Preventing Mother to Child Transmission of HIV With Highly Active Antiretroviral Treatment in Tanzania-a Prospective Cost-Effectiveness Study


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Abstract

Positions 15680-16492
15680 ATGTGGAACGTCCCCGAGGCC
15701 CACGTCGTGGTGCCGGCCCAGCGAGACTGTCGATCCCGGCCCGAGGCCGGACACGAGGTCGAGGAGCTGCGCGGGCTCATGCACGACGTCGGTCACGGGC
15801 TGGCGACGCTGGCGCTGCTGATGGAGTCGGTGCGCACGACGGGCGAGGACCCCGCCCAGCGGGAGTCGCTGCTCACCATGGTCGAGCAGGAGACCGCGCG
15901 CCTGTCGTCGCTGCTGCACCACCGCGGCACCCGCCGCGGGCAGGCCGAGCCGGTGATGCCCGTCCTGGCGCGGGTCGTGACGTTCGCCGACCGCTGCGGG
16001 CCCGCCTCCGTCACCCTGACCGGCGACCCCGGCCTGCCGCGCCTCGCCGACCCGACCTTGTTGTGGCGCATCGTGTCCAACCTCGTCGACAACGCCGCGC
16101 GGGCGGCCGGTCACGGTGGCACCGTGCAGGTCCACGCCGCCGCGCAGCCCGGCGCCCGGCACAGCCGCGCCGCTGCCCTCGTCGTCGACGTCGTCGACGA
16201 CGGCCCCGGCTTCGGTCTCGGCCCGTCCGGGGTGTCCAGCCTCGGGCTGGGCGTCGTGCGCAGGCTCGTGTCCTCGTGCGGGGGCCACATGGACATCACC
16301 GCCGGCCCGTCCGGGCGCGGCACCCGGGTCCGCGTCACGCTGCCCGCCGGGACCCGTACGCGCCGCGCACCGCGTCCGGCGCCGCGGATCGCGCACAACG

Recent guidelines recommend that all HIV-infected women should receive highly active antiretroviral therapy throughout pregnancy and lactation, irrespective of whether or not they need it for their own health. This strategy for prevention of mother to child transmission (PMTCT) of HIV is more effective than the well-established use of single-dose nevirapine, but it is also a more costly alternative. In this economic evaluation, we use a decision model to combine the best available clinical evidence with cost, epidemiological and behavioral data from Northern Tanzania. We find that a highly active antiretroviral therapy-based PMTCT Plus regimen is more cost effective than the current Tanzanian standard of care with single-dose nevirapine. Although PMTCT Plus is roughly 40% more expensive per pregnant woman than single-dose nevirapine, the expected health benefits are 5.2 times greater. The incremental cost effectiveness ratio of the PMTCT Plus intervention is calculated to be 4062 USD per child infection averted and 162 USD per disability adjusted life year.

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